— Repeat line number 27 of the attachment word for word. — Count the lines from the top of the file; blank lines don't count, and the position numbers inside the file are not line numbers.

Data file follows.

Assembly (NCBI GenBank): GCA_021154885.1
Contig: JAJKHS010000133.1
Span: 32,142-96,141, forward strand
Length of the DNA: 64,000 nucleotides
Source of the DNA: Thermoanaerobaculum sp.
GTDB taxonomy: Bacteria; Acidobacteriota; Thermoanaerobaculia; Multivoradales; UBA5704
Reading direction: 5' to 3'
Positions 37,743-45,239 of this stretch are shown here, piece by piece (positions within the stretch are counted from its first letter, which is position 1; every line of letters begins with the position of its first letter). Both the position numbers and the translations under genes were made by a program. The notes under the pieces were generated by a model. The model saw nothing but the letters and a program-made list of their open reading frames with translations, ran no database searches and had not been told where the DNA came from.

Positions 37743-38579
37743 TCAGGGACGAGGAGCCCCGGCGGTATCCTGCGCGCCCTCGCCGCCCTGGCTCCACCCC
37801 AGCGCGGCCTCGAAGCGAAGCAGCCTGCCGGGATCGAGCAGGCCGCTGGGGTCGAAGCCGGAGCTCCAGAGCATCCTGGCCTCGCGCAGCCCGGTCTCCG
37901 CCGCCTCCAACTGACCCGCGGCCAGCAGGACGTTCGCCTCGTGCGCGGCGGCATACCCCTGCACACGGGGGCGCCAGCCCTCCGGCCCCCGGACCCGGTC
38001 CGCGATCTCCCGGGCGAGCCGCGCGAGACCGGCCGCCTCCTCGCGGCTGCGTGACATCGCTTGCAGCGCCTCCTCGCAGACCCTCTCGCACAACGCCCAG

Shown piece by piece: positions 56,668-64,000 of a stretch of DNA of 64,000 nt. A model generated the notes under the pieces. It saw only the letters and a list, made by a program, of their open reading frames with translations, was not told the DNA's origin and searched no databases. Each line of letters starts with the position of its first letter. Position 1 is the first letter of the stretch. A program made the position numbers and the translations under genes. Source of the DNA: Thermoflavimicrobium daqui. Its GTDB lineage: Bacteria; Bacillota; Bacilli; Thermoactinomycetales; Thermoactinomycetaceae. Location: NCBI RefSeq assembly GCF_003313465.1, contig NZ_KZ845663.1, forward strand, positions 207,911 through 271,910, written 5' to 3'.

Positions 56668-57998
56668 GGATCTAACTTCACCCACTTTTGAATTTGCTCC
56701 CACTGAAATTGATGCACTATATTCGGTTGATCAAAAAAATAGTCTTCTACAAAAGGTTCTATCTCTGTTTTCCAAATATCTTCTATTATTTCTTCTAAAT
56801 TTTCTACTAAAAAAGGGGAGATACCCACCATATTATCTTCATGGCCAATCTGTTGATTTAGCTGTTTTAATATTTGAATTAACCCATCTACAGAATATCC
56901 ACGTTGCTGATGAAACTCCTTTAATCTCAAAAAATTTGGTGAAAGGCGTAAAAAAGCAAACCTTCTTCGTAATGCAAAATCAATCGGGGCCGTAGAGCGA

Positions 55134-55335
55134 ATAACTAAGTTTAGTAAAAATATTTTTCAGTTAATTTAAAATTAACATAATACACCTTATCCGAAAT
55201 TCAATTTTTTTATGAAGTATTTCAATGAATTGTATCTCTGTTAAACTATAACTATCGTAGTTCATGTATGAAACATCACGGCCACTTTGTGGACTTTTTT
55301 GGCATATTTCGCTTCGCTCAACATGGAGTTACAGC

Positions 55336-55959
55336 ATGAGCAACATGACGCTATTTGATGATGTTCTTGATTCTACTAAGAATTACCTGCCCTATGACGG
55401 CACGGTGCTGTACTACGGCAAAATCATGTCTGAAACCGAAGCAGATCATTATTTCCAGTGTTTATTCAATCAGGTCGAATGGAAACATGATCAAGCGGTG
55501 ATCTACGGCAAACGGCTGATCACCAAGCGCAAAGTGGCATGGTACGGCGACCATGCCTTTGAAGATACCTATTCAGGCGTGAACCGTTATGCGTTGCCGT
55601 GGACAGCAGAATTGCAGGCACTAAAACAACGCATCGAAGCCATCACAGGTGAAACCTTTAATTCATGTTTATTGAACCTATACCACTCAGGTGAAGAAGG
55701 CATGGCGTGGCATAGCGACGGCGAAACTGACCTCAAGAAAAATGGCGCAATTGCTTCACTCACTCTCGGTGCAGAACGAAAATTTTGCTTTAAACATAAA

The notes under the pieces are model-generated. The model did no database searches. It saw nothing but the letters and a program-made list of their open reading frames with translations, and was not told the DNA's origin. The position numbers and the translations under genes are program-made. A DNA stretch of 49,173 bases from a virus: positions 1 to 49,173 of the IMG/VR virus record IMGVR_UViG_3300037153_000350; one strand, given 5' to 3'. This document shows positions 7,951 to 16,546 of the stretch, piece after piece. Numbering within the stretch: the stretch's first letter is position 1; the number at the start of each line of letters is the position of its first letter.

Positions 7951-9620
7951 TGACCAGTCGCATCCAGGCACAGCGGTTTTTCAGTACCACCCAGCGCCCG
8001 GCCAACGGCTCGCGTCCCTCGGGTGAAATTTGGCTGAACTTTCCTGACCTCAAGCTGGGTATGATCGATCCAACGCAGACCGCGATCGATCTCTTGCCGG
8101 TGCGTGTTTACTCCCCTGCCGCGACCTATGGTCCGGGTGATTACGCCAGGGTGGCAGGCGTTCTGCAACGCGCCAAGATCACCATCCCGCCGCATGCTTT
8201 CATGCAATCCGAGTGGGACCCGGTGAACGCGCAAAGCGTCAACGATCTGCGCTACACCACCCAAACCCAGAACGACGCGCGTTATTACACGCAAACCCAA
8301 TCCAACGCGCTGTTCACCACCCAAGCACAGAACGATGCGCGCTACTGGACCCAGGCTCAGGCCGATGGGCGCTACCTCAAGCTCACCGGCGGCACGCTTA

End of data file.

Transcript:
55501 ATCTACGGCAAACGGCTGATCACCAAGCGCAAAGTGGCATGGTACGGCGACCATGCCTTTGAAGATACCTATTCAGGCGTGAACCGTTATGCGTTGCCGT